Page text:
Who is Brian Decker? You may remember him as the subject of a profile Wickersham wrote for ESPN in 2016, which opens with one of the most incredible leads I’ve ever read. The piece was about Decker’s attempts to get himself an NFL front-office job by convincing some team that, actually, the troops could put together a team and dominate the NFL.
Decker was once put in charge of overhauling the United States military’s process for selecting Green Berets, and has since tried to apply his methods to evaluating football players. His system is, in simple terms, meant to reveal which players really want it and which players don’t:
On draft boards, most teams mark a guy as a character risk with a simple symbol, such as a picture of Bill Clinton. Decker distilled his information into a character-risk chart, based on injury-risk charts, so it was easy for coaches to understand: A 1-2 score was a low character risk; 5 was high. Decker’s ideal football player, like his ideal soldier, would have at least average cognitive ability, high self-awareness and a demonstrated ability to handle high-pressure situations and adversity. Think Tom Brady at Michigan or Russell Wilson at NC State. Before they were great, they were in crisis. “He leaned on the pieces that he knew generated real results,” Farmer says. “The things that he got the military to use were so much more scientific than what the league was doing.”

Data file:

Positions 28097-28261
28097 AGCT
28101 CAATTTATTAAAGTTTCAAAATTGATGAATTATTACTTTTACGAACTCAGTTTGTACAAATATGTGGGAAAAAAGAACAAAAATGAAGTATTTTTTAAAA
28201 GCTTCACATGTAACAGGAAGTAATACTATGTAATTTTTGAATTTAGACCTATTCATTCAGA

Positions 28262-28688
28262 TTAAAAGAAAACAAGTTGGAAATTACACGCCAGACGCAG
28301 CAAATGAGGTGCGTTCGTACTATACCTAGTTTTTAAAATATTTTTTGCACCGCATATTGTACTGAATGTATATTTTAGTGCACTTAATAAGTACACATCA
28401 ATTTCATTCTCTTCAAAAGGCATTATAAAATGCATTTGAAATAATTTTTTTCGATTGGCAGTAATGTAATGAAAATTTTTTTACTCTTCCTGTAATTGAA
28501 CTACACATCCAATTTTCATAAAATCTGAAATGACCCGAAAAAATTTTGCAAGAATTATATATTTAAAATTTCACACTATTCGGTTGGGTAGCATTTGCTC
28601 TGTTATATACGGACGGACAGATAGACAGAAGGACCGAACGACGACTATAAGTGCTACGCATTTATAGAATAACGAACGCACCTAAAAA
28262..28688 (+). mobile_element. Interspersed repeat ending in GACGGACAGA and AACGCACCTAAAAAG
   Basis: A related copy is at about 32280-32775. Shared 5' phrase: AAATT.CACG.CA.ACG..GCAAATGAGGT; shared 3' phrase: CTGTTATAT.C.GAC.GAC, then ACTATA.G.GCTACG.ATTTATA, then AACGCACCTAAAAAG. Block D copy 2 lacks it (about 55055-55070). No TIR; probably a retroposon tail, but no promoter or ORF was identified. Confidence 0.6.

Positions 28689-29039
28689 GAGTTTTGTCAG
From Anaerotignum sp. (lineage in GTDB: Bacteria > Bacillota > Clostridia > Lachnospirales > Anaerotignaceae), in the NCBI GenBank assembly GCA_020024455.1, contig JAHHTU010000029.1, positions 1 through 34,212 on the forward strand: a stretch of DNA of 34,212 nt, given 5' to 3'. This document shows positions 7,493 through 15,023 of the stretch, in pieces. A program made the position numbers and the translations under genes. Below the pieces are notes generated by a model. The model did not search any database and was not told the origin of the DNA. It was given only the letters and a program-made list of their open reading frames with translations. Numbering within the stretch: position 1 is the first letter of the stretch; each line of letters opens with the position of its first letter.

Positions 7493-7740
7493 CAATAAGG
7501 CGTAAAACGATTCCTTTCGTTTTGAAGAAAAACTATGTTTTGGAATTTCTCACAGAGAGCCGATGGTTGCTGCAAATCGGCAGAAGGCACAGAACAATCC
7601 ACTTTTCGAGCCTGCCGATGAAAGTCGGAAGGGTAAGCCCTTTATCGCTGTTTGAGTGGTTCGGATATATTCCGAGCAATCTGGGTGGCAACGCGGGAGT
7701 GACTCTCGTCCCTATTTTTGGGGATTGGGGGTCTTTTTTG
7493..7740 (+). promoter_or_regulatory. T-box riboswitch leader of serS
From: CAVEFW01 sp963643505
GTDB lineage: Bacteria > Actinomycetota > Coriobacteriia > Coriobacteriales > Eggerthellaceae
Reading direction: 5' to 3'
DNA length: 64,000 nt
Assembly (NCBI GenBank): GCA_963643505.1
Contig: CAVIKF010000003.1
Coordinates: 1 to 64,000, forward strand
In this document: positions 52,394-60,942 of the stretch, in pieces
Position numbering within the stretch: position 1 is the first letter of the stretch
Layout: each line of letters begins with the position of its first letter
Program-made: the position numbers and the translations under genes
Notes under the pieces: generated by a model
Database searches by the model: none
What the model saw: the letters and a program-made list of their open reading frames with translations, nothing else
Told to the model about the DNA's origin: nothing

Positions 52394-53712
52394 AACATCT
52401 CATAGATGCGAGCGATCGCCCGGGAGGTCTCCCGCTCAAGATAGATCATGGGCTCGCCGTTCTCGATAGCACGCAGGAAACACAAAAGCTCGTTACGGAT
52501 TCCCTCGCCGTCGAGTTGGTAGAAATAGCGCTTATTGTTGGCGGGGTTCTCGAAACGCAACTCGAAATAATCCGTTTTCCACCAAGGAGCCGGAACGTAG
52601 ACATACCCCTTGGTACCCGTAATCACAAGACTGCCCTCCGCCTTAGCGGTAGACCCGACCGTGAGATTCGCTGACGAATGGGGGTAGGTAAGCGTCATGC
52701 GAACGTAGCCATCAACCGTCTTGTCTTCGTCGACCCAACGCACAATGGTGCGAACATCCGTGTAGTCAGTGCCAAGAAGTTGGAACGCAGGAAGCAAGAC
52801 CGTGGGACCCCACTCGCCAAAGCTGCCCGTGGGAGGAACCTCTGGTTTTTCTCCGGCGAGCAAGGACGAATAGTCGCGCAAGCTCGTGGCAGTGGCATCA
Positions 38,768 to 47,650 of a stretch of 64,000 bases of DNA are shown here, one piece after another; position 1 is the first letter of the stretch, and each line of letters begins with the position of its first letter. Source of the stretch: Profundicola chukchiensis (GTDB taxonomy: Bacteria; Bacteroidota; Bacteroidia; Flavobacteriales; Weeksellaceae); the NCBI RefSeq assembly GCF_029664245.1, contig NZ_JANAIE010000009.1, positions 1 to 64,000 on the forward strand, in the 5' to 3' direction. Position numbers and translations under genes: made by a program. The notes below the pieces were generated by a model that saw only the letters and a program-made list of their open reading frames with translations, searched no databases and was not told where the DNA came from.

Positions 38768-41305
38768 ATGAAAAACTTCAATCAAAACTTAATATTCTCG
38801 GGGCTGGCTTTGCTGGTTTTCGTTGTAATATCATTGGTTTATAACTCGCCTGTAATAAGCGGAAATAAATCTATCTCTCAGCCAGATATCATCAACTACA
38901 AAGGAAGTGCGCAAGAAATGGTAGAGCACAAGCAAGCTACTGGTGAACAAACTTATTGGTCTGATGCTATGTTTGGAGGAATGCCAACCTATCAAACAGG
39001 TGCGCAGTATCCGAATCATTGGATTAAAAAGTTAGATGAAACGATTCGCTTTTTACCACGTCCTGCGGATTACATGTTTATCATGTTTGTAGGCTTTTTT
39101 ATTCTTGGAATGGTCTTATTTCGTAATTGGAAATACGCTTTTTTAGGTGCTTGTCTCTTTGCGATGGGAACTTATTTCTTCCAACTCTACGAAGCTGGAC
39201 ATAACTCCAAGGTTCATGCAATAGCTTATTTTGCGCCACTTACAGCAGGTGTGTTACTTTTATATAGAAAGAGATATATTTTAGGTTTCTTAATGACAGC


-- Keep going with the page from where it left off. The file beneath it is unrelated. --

Okay, so are you ready for the punchline? The “Farmer” that is quoted in the above excerpt is former Cleveland Browns GM Ray Farmer, who empowered Decker to evaluate 2014 draft prospects for the team. (Decker was originally hired by former Browns CEO Joe Banner, but was kept on by Farmer after Banner was fired along with former GM Mike Lombardi and former head coach Rob Chudzinski.) Here is who the Browns drafted in 2014:
Maybe Farmer ignored all of Decker’s advice that year; maybe Decker’s supposedly revolutionary evaluation system—which according to Wickersham’s profile seems mainly to be about asking decent questions during interviews—played a big role in those draft selections. Either way, Decker’s been looking for another job for some time now.
Actually, there is another punchline. Wickersham’s profile opens with a scene in which Decker spends five hours talking with Bill Belichick at the scouting combine, a conversation that is described as “job interview of sorts.” That interview was set up by Lombardi, who might not actually know dick about football. Decker works for the Colts now.